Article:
Tracy Mandel, Ph.D. Candidate, Environmental Fluid Mechanics Laboratory - Stanford University
- Coastal Hazards and Protection
- Near-shore Hydrodynamics
- Turbulent Canopy Flow
"What Lies Beneath? Remotely characterizing aquatic canopies and their hydrodynamics"
Seagrasses, kelp, and corals alter the flow of fluid through and around them at many scales, from individual blades and branches to the entire meadow or forest. A community of these organisms, collectively called a “canopy,” can engineer and interact with their environment to optimally uptake nutrients, disperse seeds, and improve water clarity. These organisms also provide many benefits to humans by reducing shoreline erosion, dampening waves, and even producing natural biocides that kill pathogens in the water. As engineers, how do we measure and detect the ecosystem services that aquatic organisms provide?
In this talk, I will present an illustrative example of a classic canopy flow, and the novel quantitative imaging techniques that we can use in the lab to study it. Under unidirectional flow, submerged canopies generate a hydrodynamic instability, sending coherent vortices spinning downstream. These fluid structures can impact the water surface, suggesting that a canopy may leave a “footprint” on the water surface that could yield clues to the canopy’s size and geometry (vegetation height, density, etc.). This footprint manifests itself as a series of small perturbations in the water surface slope that have an optical signature. We obtain snapshots of the water surface slope over time, showing the emergence of these vortices at the water surface, their propagation downstream, and the length scale of the structures. This imaging method yielded important insights into how the speed and size of the vortices depends on the properties of the vegetation, suggesting that the subsurface hydrodynamics can be predicted by measuring the water surface behavior.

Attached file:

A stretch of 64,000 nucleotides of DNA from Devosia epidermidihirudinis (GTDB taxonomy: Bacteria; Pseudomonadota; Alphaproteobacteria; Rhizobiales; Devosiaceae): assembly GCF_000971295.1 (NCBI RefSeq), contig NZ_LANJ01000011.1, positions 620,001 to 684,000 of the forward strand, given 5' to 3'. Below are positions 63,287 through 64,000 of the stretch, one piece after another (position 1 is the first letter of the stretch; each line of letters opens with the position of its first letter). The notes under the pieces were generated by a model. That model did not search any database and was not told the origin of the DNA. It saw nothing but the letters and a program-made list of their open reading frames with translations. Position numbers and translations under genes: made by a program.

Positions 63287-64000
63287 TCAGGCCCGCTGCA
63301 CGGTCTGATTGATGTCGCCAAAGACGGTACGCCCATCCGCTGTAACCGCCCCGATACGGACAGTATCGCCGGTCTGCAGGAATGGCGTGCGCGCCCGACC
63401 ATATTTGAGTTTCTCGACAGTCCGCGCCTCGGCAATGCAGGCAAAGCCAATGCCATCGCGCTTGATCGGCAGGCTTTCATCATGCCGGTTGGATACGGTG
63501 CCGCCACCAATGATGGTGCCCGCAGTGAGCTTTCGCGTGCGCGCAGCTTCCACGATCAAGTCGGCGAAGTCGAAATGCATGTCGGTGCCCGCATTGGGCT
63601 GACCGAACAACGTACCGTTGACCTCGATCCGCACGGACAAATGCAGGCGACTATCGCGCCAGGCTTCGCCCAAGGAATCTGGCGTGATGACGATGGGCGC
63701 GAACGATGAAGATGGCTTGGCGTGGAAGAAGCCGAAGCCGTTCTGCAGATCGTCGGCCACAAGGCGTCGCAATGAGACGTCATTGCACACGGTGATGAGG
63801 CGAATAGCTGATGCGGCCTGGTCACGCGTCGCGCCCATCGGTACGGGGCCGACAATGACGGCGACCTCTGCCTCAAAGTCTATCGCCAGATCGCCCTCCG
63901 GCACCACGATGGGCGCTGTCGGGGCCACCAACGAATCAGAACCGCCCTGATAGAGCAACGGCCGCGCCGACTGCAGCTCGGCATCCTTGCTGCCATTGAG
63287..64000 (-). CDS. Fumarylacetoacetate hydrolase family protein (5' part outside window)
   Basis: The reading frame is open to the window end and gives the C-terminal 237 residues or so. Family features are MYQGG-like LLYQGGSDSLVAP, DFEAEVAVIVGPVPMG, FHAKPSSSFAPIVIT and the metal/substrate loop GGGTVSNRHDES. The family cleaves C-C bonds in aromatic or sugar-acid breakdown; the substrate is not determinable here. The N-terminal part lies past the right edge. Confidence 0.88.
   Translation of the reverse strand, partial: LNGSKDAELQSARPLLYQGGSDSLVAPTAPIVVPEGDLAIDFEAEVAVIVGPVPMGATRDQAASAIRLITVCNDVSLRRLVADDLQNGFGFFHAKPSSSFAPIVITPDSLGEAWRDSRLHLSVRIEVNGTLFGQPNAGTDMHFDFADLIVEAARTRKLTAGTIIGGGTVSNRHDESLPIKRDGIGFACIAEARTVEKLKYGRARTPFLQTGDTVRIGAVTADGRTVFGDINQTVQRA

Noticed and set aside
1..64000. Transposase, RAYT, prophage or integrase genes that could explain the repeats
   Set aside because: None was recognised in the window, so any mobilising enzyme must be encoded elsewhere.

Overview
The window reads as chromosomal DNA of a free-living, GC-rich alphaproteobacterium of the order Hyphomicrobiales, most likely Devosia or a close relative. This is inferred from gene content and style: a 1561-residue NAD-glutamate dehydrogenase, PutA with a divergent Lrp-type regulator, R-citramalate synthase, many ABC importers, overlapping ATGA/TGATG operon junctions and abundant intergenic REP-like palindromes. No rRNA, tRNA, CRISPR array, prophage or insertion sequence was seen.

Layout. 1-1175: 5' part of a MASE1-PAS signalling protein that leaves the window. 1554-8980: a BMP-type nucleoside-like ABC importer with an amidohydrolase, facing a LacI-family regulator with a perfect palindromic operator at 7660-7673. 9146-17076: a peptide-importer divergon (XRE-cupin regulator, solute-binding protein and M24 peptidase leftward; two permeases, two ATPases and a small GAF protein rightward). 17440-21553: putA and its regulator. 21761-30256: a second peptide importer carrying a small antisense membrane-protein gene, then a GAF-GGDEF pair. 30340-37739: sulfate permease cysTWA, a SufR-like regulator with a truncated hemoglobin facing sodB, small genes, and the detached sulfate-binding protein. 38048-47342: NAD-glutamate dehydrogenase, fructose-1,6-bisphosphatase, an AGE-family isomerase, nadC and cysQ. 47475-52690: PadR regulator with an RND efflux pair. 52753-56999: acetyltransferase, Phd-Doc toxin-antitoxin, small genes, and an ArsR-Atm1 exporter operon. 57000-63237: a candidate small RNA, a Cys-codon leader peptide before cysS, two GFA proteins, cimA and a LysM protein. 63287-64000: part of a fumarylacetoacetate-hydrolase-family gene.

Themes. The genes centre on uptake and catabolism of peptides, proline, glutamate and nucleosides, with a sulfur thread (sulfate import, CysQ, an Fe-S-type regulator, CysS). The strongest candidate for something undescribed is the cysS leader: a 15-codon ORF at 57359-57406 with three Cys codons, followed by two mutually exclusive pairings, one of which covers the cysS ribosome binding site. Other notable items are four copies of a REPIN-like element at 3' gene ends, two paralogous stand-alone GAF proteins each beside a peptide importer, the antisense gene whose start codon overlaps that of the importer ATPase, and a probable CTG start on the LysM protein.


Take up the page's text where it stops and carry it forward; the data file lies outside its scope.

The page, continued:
We are working towards understanding how the inherent frequency, length scale, and propagation speed of these fluid structures depend on ecosystem configuration, density, and submergence, in order to better understand the flow through and around aquatic ecosystems. These same surface expressions may be detectable in the field using existing remote sensing techniques. Additionally, this laboratory technique holds promise for many other questions, including the effects of vegetation on wave shape, and properties of surface turbulence from more generalized bottom roughness.